Saturday, May 28, 2011

Book Review: Salem's Lot by Stephen King

Stephen King's second novel Salem's Lot reimagined Bram Stoker's Dracula by setting the story in 1970s America.  The novel set the formula King used for many of his other big novels, a small town is under threat from sinister forces, but as is often the case the people tend to be their own worst enemy.  The darkness underlying the reality in most small towns is fertile ground for great fiction and King is the master at tapping into that darkness.  Salem's Lot has its share of scares and social commentary, but suffers from an assortment of minor characters that slow down the story.

Ben Mears is the protagonist in Salem's Lot, a succesful young novelist that returns to his childhood home to research his new book.  Along the way, he begins a romance with a young artist Susan and eventually discovers that Jerusalem's Lot is infested with vampires.  King sketches out several of the locals from Salem's Lot, some join Ben in his fight against the vampires. Another key character is Tim Petrie, a perceptive child that sees the vampire threat.  Another fascinating character is the local priest Father Callahan, who is an Irish version of the Exorcist.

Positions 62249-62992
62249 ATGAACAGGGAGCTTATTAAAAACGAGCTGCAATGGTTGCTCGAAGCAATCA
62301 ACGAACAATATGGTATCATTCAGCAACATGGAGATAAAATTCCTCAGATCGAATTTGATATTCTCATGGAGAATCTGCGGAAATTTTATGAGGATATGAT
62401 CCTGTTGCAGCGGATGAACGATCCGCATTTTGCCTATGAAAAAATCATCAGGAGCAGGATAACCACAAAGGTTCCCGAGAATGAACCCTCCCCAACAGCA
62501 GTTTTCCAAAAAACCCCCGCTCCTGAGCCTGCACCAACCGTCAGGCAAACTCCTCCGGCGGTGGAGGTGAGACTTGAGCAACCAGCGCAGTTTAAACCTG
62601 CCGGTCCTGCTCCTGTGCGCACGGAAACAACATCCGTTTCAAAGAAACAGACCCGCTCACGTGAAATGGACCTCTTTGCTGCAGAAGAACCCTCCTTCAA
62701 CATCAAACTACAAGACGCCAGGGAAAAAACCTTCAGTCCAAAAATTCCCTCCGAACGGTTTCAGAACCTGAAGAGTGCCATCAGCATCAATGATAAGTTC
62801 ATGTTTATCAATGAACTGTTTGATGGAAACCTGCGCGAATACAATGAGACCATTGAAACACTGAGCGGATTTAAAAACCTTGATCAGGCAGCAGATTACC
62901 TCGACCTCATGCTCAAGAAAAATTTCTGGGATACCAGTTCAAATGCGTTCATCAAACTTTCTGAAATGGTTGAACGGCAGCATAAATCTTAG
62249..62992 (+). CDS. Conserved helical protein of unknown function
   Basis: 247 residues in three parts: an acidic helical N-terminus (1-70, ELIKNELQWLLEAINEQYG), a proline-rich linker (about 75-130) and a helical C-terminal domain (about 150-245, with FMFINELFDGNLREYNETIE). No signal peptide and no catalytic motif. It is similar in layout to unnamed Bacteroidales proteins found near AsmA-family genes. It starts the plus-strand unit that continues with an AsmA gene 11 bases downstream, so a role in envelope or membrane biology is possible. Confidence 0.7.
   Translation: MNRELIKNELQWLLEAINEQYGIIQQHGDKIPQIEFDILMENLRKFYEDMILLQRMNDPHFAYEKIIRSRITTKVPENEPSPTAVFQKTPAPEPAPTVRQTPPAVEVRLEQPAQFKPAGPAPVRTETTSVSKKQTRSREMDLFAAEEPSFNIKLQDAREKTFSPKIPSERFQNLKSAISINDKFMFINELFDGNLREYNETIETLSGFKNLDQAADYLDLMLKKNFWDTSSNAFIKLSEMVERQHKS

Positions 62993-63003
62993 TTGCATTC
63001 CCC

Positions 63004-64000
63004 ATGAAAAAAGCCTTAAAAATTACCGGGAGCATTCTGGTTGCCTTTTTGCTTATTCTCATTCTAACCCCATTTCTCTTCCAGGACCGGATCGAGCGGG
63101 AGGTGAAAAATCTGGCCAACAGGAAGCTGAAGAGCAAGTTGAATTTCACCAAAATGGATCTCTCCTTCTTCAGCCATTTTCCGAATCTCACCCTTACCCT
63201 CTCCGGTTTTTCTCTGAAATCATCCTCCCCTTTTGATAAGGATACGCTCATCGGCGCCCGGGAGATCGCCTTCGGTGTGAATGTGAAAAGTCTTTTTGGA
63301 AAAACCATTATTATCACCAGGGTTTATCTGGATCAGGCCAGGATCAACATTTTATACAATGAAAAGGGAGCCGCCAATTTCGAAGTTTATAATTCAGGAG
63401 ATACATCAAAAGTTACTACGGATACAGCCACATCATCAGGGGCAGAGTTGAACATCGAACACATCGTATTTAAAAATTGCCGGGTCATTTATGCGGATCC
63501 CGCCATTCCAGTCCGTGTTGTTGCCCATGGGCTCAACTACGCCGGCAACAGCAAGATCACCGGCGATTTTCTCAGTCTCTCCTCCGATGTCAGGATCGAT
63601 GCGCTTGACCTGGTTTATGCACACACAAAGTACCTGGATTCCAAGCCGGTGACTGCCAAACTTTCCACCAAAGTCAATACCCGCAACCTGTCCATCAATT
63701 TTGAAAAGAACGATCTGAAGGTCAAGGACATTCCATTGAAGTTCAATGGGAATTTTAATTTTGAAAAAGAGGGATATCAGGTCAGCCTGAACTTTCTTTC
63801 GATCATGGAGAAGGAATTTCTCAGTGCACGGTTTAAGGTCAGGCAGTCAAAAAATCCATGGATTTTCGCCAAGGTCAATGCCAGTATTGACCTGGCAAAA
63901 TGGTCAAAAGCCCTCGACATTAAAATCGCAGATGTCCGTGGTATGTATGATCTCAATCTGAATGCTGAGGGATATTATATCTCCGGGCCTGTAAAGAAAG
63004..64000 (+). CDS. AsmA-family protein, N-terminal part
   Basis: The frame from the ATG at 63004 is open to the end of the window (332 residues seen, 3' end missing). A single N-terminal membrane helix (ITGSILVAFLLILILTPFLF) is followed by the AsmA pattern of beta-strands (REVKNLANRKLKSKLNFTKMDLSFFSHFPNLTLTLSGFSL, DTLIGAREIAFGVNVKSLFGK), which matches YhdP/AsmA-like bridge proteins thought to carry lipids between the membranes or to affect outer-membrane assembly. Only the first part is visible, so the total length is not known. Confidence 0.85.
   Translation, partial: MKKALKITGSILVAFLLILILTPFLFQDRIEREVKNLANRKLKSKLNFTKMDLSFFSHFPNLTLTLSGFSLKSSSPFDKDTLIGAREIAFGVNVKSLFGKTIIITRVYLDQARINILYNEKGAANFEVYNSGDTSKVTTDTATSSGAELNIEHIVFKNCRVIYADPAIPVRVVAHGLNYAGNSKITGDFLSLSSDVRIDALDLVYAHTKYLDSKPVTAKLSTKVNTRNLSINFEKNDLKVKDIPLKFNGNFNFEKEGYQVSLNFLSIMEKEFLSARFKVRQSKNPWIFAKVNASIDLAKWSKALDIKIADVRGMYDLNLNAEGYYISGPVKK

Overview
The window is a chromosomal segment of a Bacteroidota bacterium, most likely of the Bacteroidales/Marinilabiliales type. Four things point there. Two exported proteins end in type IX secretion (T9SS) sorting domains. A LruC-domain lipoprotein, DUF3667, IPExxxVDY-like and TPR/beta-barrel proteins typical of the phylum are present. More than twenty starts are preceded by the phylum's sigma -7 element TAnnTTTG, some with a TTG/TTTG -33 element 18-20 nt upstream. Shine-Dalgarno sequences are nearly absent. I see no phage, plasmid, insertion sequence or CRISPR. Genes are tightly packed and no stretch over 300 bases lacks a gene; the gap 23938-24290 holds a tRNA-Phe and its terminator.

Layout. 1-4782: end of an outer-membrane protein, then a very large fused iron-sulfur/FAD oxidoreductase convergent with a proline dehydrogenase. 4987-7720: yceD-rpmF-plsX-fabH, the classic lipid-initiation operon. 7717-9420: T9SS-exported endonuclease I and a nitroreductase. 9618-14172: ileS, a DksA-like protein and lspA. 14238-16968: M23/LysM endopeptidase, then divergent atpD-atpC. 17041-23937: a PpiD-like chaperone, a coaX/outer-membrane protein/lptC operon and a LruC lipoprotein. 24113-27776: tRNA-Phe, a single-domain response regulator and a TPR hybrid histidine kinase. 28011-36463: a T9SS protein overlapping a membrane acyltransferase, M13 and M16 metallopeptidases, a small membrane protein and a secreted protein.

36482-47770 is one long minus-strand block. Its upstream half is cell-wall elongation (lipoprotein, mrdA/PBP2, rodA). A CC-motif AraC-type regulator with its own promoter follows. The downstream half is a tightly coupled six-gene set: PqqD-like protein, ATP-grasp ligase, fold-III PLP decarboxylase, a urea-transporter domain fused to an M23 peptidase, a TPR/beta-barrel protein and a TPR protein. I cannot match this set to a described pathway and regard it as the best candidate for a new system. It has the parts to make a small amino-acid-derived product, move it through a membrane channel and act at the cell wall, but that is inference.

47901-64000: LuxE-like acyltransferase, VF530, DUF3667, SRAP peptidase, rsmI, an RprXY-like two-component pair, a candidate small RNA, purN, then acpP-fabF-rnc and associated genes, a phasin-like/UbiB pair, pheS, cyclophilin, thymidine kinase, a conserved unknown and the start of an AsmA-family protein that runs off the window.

In his updated preface, King writes about his struggle in creating a vampire story in post-Vietnam America.  The villians are Nixonian: they rarely appear and tend to work in the shadows.  In many ways, the story owes more to Invasion of the Body Snatchers, rather than the classic Dracula story. The novel has bleak conclusion where the forces of evil prevail adds to the novel's power.  King takes awhile to develop the story so the middle is slow, but the final 200 pages are spellbinding.